Security remains elusive in today’s computing systems. Data thefts, privacy violations and the compromise of critical infrastructure are regularly making headlines. Security breaches are affecting the operations and reputations of businesses and governments around the world, as well as the lives of ordinary people.

Cornell Tech has one of the world’s leading academic research groups specializing in security, privacy and cryptography. Its faculty are known for their influence on industry, non-profit and government practice, as well as for their highly cited and award-winning research results. Their work spans a wide range of topics, including user privacy, the theory and practice of cryptography, cryptocurrency, censorship, game theory, machine learning security and “Internet-of-Things” security and privacy, to name just a few.

To a degree unusual in academic research, the Cornell Tech security group regularly consults with industry practitioners to drive and inform its research. The group aims to have a clear, positive impact on the security status quo and to educate a new generation of students capable of innovating in the face of tomorrow's security challenges.

The security group at Cornell Tech is part of the Cornell Computer Science security group and collaborates closely with peers in Ithaca.

Security Faculty




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Ari Juels

Ari Juels is a professor at the Jacobs Technion-Cornell Institute at Cornell Tech in NYC. He was previously Chief Scientist of RSA, The Security Division of EMC. His recent interests include cloud security, defensive uses of deception, security for machine learning, cryptocurrencies and smart contracts. He is a co-director of  IC3 (Initiative for CryptoCurrencies and Contracts). For his bio, publications, and other information, visit

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Rafael Pass

Rafael Pass is an associate professor of Computer Science at Cornell University and Cornell Tech. His research focuses on cryptography and game theory and their interplay with computational complexity. He is a recipient of the NSF Career Award, the AFOSR Young Investigator Award, and the Google Faculty Award. He was named an Alfred P Sloan Fellow, a Microsoft Faculty Fellow, and a Wallenberg Academy Fellow.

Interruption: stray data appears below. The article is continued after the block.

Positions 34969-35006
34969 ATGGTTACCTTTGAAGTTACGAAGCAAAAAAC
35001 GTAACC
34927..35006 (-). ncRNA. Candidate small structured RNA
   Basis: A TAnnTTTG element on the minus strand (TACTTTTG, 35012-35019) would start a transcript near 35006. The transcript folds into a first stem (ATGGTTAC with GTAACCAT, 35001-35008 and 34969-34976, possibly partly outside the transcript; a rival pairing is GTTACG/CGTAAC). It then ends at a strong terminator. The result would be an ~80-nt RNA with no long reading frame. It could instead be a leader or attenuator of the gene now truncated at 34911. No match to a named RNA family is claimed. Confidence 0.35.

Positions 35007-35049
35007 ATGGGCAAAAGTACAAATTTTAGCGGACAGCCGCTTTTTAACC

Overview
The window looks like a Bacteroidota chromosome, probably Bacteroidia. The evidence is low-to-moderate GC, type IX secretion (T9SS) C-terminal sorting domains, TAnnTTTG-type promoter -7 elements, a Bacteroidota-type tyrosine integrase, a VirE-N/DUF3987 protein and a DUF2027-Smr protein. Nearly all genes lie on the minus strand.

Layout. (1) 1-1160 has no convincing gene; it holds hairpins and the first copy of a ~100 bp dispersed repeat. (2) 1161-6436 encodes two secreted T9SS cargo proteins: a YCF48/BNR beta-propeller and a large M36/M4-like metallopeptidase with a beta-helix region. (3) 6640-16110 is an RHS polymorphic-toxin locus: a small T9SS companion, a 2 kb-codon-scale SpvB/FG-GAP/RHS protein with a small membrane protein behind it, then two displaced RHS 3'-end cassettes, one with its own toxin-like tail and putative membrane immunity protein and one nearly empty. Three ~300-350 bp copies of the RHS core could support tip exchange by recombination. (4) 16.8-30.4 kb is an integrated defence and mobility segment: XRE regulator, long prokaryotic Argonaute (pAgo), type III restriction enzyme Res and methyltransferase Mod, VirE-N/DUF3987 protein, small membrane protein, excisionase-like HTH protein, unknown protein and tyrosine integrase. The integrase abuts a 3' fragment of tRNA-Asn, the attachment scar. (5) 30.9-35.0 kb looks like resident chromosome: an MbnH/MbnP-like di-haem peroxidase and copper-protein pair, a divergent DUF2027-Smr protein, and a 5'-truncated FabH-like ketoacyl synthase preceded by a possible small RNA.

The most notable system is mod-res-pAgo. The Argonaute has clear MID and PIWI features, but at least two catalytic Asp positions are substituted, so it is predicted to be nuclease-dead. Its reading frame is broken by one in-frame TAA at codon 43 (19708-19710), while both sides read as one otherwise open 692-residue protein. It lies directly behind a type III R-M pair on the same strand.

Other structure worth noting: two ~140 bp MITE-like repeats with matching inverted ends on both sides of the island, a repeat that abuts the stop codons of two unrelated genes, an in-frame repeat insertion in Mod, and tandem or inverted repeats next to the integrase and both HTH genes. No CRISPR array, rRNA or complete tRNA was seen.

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Thomas Ristenpart

Thomas Ristenpart is an associate professor at Cornell Tech and a member of the Computer Science department at Cornell University. His research spans a wide range of computer security topics, with recent focuses on new threats to, and improved opportunities for, cloud computing security, as well as topics in applied and theoretical cryptography. He received the UC San Diego Computer Science and Engineering Department Dissertation Award, an NSF CAREER Award, Best Paper Award at USENIX Security 2014 and a Sloan Research Fellowship.


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Vitaly Shmatikov

Vitaly Shmatikov is a professor of Computer Science at Cornell University and Cornell Tech. His research areas are security and privacy. He received the PET Award for Outstanding Research in Privacy Enhancing Technologies twice, in 2008 and 2014. Vitaly's research group won the Best Practical Paper or Best Student Paper Awards at the 2012, 2013 and 2014 IEEE Symposiums on Security and Privacy ("Oakland"), as well as the NYU-Poly AT&T Best Applied Security Paper Award, NDSS Best Student Paper Award, and the CCS Test-of-Time Award. Vitaly holds a PP-ASEL/ASES-IA pilot certificate, drinks 10 cups of coffee a day, and is known as a taco connoisseur.

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